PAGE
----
defenses interposed to delay and obstruct the summary process action'; and that
the 'appeal is being taken for the purpose of delay.' Accordingly, the court
denied the application for waiver of security on appeal.' 5 Conn.Cir., at 284,
250 A.2d, at 529.
The same Circuit Court, in later granting the landlord's motion for an order
terminating a stay of execution of the eviction order, expressly affirmed the
trial court's findings saying:
'We have before us the entire file in the case. The record and briefs comprise
some 140 typewritten pages. Upon a review of the whole matter, we are
satisfied that (the trial judge) was justified in concluding, as he did when he
denied the defendants' application for a waiver of security on appeal, 'that this
appeal is being taken for the purpose of delay." 5 Conn.Cir., at 290, 250 A.2d,
at 532.

Appellee operates a federally assisted low-rent housing project under the

authority of Title V of the Housing Act of 1959, 73 Stat. 679, 42 U.S.C. 1401
et seq., (1964 ed. and Supp. V) and Conn.Gen.Stat.Rev. 838 et seq.

In that case Judge J. Skelly Wright, speaking for the Court of Appeals said:
'The limits of a state's duty affirmatively to equalize a defendant's ability to
participate meaningfully in the judicial process are only now being sketched out
in the cases. The picture is far from complete, but recent cases dealing with
costs in divorce cases and transcripts on appeal from proceedings involving
determination of parental rights, coupled with the expansive readings being
given to in forma pauperis statutes, all suggest that the trend seems to be toward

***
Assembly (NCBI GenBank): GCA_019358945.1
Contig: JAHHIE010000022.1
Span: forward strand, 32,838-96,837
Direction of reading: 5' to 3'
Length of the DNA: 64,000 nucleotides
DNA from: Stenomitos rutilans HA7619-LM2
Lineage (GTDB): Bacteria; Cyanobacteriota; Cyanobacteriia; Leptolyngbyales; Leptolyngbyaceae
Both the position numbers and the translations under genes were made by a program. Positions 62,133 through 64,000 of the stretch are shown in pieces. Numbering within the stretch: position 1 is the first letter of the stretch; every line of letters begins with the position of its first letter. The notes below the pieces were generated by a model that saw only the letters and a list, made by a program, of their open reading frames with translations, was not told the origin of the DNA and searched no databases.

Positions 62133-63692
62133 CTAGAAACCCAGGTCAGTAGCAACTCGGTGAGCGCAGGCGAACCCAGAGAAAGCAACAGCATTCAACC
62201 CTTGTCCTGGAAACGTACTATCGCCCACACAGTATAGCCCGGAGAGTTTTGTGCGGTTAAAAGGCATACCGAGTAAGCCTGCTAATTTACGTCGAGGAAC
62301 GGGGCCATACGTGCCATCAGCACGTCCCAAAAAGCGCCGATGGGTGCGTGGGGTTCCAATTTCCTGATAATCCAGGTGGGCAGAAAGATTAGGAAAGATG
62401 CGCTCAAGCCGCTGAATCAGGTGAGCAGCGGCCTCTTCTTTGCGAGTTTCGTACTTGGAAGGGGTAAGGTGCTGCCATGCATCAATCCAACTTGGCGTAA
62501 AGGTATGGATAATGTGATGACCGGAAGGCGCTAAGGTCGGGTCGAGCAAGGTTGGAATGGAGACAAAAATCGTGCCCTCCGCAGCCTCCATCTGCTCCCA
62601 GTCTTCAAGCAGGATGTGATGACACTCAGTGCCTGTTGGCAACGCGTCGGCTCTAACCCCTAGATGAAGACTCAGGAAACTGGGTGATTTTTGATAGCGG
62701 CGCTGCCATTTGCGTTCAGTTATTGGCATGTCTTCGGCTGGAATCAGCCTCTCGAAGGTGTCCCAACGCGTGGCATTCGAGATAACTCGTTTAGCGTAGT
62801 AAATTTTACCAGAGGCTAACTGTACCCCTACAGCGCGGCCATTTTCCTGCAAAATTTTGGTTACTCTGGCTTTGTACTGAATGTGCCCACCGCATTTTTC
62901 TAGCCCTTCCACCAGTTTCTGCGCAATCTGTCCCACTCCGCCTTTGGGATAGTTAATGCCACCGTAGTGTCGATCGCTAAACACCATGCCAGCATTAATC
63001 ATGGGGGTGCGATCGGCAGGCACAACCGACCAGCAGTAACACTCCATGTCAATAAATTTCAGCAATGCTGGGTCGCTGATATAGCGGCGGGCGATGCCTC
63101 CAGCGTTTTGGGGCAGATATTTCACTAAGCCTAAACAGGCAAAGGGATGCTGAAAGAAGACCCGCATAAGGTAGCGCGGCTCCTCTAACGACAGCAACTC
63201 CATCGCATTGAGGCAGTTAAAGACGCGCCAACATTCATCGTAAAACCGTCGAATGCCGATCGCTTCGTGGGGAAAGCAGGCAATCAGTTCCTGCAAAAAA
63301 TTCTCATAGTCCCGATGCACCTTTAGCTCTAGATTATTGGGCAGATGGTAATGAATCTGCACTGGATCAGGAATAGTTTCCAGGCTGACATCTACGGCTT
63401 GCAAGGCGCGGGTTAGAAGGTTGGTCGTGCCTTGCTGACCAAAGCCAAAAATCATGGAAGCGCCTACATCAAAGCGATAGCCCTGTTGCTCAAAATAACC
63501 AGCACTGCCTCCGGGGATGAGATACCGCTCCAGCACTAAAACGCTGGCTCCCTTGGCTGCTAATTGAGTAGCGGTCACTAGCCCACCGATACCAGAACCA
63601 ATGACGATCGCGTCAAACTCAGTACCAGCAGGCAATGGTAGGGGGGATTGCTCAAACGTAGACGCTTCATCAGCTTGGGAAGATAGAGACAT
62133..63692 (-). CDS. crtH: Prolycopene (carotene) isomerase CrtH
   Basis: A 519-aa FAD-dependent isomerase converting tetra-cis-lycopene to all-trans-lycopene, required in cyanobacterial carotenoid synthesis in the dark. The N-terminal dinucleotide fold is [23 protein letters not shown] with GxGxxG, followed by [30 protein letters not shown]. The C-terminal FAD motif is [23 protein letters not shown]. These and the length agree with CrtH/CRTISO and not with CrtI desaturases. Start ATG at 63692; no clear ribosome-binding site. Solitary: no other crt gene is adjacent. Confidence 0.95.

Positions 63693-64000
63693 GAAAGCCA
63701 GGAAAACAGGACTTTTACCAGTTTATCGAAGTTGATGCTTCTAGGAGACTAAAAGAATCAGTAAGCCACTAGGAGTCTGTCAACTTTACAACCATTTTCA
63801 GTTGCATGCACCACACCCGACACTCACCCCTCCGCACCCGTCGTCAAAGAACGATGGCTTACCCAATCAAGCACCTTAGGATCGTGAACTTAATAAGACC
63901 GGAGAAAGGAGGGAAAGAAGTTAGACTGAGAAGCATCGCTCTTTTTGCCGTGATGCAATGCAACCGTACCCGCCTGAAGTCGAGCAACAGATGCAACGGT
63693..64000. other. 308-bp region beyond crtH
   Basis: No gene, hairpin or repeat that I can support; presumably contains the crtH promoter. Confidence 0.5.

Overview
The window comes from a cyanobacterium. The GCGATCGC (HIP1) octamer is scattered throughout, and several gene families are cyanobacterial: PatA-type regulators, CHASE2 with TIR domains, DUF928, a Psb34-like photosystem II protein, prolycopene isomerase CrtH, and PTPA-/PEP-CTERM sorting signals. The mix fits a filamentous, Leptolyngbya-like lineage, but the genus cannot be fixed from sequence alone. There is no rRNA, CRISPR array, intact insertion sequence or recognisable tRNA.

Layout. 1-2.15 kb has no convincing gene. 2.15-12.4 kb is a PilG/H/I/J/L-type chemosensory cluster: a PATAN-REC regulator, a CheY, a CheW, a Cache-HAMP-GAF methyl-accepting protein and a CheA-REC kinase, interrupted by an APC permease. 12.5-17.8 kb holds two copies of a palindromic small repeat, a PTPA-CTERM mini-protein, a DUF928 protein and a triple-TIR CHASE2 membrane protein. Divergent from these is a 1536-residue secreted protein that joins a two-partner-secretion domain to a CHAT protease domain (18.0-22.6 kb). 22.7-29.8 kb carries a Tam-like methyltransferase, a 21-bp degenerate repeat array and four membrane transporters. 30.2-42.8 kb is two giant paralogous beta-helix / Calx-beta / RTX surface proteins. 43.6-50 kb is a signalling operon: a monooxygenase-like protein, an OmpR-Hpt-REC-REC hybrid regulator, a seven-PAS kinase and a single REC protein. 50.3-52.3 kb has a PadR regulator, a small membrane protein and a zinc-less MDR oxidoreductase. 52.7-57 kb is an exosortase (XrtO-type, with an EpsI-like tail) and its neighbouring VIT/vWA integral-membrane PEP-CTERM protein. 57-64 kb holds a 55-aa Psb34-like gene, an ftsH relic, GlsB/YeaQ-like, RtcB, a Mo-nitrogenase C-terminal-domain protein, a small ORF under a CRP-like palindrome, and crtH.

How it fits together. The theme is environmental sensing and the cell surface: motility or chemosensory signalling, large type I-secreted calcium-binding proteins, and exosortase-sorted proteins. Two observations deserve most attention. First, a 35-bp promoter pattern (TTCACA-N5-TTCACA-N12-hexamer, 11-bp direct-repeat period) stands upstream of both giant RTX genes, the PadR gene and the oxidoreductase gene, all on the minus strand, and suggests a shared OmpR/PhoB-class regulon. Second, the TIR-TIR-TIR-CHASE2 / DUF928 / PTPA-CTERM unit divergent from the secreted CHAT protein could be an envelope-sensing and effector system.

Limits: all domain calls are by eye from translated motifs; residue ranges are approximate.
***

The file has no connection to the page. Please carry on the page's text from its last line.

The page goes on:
more, not less, affirmative action. Thus, while most of the cases extending

equal protection to the judicial process have involved criminal proceedings, the
constitutional mandate that there be no invidious discrimination between
indigent and rich litigants is being recognized in civil cases as well.
'The equal protection clause applies to both civil and criminal cases; the
Constitution protects life, liberty and property. It is the importance of the right
to the individual, not the technical distinction between civil and criminal, which
should be of importance to a court in deciding what procedures are
constitutionally required in each case. Often a poor litigant will have more at
stake in a civil case than in a criminal case.' 137 U.S.App.D.C. at 412413,
424 F.2d, at 900.

On review, the Connecticut court stated that a 'sufficient bond with surety is
essential to a valid appeal.' But in the setting of the opinion, as I read it, that
meant no more than a description of the normal manner of effecting an appeal.
And the Connecticut court's insistence that the tenants did not lack 'the
economic power to make themselves heard in a court of law' refers to the fact
that they were ably represented by attorneys for the New Haven Legal
Assistance Association, Inc., a factor only emphasizing their indigency. Not a
word in the opinions of the Connecticut courts suggests that the statutory bond
requirement could not be waived.